Best Facts of the Week - Page 10

Jesus wasn't necessarily a carpenter. The word Tekton (root of technology, technical) was translated to carpenter, but means more generally a skilled maker or builder in various mediums.


Jesus is generally known as being a carpenter during his life, but that wasn't necessarily his profession. He is identified as the son of a "tekton", and is called a tekton himself in Mark 6:3.

Tekton has been traditionally translated into "carpenter," but it's actually a general word that can mean a maker of objects with any material, including builders.

Some scholars argue that tekton could equally mean a highly skilled craftsman in wood or the more prestigious metal, perhaps running a workshop with several employees.

It's also been pointed out that the terms 'carpenter' and 'son of a carpenter' are used in the Jewish Talmud to signify a very learned man, and he suggests that a description of Joseph as 'naggar' (a carpenter) could indicate that he was considered wise and highly literate in the Torah.

The specific association with woodworking was a constant in Early Christian writings, though. Justin Martyr (died c. 165) wrote that Jesus made yokes and plows, and there are similar early references.

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Why can't you sell your Superman fan fiction? Bill Clinton!


Since the dawn of creativity, people tried to find a way to protect what was rightfully their work and ideas.

Copyright provided the perfect solution of allowing a creator to obtain some revenue for their work while allowing it to enter the public domain after some years.

However, over the last century that journey to the public domain has gotten longer and longer—and that's why you can't sell your Superman fan fiction!

Bill Clinton signed the Sonny Bono Copyright Term Extension Act in 1998 to extend the life of copyrighted material an extra 20 years, an additional fifth of a century! People looking forward to reinventing, reissuing and revive some of the most iconic works of the 20th century would have to sit on it for another significant patch of time. Maybe they can pass the idea down to their children!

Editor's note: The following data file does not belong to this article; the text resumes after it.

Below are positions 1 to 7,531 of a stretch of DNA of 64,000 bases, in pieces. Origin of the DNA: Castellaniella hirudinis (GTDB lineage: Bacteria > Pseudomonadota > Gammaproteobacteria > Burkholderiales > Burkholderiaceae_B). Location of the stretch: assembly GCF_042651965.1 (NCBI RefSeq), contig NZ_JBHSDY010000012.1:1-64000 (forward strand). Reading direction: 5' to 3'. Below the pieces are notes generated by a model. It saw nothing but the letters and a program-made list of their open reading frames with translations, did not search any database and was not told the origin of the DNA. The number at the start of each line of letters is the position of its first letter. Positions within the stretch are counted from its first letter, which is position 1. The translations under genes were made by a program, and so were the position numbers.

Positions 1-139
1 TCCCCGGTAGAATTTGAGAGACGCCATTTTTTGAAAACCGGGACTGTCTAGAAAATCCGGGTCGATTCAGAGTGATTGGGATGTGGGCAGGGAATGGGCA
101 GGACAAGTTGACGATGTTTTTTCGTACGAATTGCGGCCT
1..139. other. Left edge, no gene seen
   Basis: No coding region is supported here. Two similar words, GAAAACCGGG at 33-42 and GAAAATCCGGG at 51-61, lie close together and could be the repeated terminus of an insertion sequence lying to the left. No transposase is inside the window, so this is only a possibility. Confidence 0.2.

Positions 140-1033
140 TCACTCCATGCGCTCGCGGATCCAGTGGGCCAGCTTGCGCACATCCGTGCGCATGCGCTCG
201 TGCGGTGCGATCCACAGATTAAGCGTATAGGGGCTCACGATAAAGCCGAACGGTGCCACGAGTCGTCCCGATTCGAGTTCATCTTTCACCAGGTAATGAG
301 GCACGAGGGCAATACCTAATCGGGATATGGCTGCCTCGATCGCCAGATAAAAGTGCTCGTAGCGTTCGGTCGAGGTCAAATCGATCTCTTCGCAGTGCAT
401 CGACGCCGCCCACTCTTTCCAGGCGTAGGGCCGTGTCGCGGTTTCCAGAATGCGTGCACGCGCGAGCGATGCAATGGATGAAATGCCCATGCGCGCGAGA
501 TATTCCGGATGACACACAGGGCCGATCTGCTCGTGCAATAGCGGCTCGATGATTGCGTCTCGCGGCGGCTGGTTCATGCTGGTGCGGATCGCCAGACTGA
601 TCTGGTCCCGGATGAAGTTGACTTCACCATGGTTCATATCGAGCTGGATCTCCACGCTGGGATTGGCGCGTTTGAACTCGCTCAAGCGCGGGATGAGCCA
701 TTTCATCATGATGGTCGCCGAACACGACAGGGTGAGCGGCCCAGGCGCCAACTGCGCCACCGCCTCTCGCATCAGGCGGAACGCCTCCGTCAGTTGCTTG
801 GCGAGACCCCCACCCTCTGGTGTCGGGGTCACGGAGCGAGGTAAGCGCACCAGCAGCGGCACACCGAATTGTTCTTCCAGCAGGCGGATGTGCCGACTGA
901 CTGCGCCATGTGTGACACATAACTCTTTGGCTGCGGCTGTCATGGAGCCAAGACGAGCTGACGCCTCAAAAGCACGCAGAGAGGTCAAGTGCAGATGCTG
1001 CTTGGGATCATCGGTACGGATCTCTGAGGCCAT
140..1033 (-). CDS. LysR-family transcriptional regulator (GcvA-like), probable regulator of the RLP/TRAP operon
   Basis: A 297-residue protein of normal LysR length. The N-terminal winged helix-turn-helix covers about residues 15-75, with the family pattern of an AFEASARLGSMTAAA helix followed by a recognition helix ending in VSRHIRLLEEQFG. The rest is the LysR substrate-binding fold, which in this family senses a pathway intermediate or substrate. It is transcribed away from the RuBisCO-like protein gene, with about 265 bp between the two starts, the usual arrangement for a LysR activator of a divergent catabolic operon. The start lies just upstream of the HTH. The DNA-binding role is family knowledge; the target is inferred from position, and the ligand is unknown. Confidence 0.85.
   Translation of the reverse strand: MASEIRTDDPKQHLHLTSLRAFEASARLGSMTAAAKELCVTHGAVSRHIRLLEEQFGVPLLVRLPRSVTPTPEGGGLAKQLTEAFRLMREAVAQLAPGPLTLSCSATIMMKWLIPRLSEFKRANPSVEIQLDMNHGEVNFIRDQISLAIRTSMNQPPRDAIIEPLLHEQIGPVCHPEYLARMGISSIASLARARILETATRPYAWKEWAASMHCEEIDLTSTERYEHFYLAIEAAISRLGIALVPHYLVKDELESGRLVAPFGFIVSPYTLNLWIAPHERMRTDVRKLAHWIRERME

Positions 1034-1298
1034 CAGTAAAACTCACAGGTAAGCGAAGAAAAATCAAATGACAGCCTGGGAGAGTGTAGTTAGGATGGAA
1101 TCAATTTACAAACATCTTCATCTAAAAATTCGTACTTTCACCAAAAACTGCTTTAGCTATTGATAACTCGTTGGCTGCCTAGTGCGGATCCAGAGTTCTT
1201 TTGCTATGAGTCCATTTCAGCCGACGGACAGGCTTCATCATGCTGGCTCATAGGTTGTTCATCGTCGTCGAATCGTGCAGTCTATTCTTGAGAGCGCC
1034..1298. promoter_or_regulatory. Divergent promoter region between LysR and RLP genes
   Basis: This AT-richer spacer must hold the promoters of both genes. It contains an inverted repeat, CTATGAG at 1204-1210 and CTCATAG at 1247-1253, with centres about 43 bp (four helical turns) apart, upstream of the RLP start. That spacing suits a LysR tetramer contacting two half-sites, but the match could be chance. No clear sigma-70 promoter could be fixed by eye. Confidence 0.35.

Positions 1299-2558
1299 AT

If it weren't for the Sonny Bono Copyright Term Extension Act of 1998, Superman would have entered the public domain on January 1, 2014. That would have been really bizarre, especially since the Man of Steel continues to be in contemporary pop culture and big blockbuster movies!

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There is a legitimately made beer named 'Fucking Hell'. How did they get away with this?


Freedom of speech is generally granted in most modern nations, but there are always certain restrictions such as yelling "fire" in a crowded place.

Free speech doesn't completely apply to names of goods, as there are some restrictions on this (for good reason).

Despite this, you'd still be able to order a pint of Fucking Hell, a German Pilsner or pale lager brewed by the Waldhaus Brewery located in the Black Forest. How could they get away with this name?

The beverage is named after the village of Fucking in Austria, and hell is the german word for "pale" and is typically used to describe this kind of beer. Because of this, it's a completely legal name, though that didn't stop people from objecting to it.

Both the local authorities in Fucking and the European Union's Trade Marks and Designs Registration Office initially objected to the name. The Mayor of Fucking was against it as it wasn't going to be brewed in Fucking.